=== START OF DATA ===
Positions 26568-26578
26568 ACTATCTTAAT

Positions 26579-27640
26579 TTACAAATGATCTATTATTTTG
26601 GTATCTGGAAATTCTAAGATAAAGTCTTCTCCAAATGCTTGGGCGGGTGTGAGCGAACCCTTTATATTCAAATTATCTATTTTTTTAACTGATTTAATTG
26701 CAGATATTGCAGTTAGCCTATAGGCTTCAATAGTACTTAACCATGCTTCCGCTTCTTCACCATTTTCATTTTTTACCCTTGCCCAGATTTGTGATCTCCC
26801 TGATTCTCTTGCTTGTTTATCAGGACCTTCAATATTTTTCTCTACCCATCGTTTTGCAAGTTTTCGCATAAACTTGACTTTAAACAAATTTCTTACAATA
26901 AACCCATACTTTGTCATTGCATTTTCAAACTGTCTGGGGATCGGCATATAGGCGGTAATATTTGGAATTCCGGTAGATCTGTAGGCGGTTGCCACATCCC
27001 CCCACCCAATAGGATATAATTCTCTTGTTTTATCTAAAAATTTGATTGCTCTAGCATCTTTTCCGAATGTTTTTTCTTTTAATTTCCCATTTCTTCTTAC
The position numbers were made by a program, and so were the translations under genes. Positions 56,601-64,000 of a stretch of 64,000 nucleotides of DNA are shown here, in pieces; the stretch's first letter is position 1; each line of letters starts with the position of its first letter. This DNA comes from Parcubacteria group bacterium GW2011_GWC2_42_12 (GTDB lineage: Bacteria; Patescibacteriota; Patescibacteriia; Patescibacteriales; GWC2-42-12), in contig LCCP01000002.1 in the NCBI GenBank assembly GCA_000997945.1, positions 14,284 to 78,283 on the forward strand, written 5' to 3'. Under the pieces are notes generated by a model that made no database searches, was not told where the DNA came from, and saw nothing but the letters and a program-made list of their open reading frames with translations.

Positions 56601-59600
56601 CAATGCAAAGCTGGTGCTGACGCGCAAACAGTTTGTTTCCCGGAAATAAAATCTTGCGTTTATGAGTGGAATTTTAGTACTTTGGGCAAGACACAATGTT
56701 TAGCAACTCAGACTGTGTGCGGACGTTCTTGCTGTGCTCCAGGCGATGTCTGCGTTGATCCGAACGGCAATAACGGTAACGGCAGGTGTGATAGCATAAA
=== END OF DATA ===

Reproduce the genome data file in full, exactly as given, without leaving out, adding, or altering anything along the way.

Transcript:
Positions 26568-26578
26568 ACTATCTTAAT

Positions 26579-27640
26579 TTACAAATGATCTATTATTTTG
26601 GTATCTGGAAATTCTAAGATAAAGTCTTCTCCAAATGCTTGGGCGGGTGTGAGCGAACCCTTTATATTCAAATTATCTATTTTTTTAACTGATTTAATTG
26701 CAGATATTGCAGTTAGCCTATAGGCTTCAATAGTACTTAACCATGCTTCCGCTTCTTCACCATTTTCATTTTTTACCCTTGCCCAGATTTGTGATCTCCC
26801 TGATTCTCTTGCTTGTTTATCAGGACCTTCAATATTTTTCTCTACCCATCGTTTTGCAAGTTTTCGCATAAACTTGACTTTAAACAAATTTCTTACAATA
26901 AACCCATACTTTGTCATTGCATTTTCAAACTGTCTGGGGATCGGCATATAGGCGGTAATATTTGGAATTCCGGTAGATCTGTAGGCGGTTGCCACATCCC
27001 CCCACCCAATAGGATATAATTCTCTTGTTTTATCTAAAAATTTGATTGCTCTAGCATCTTTTCCGAATGTTTTTTCTTTTAATTTCCCATTTCTTCTTAC
The position numbers were made by a program, and so were the translations under genes. Positions 56,601-64,000 of a stretch of 64,000 nucleotides of DNA are shown here, in pieces; the stretch's first letter is position 1; each line of letters starts with the position of its first letter. This DNA comes from Parcubacteria group bacterium GW2011_GWC2_42_12 (GTDB lineage: Bacteria; Patescibacteriota; Patescibacteriia; Patescibacteriales; GWC2-42-12), in contig LCCP01000002.1 in the NCBI GenBank assembly GCA_000997945.1, positions 14,284 to 78,283 on the forward strand, written 5' to 3'. Under the pieces are notes generated by a model that made no database searches, was not told where the DNA came from, and saw nothing but the letters and a program-made list of their open reading frames with translations.

Positions 56601-59600
56601 CAATGCAAAGCTGGTGCTGACGCGCAAACAGTTTGTTTCCCGGAAATAAAATCTTGCGTTTATGAGTGGAATTTTAGTACTTTGGGCAAGACACAATGTT
56701 TAGCAACTCAGACTGTGTGCGGACGTTCTTGCTGTGCTCCAGGCGATGTCTGCGTTGATCCGAACGGCAATAACGGTAACGGCAGGTGTGATAGCATAAA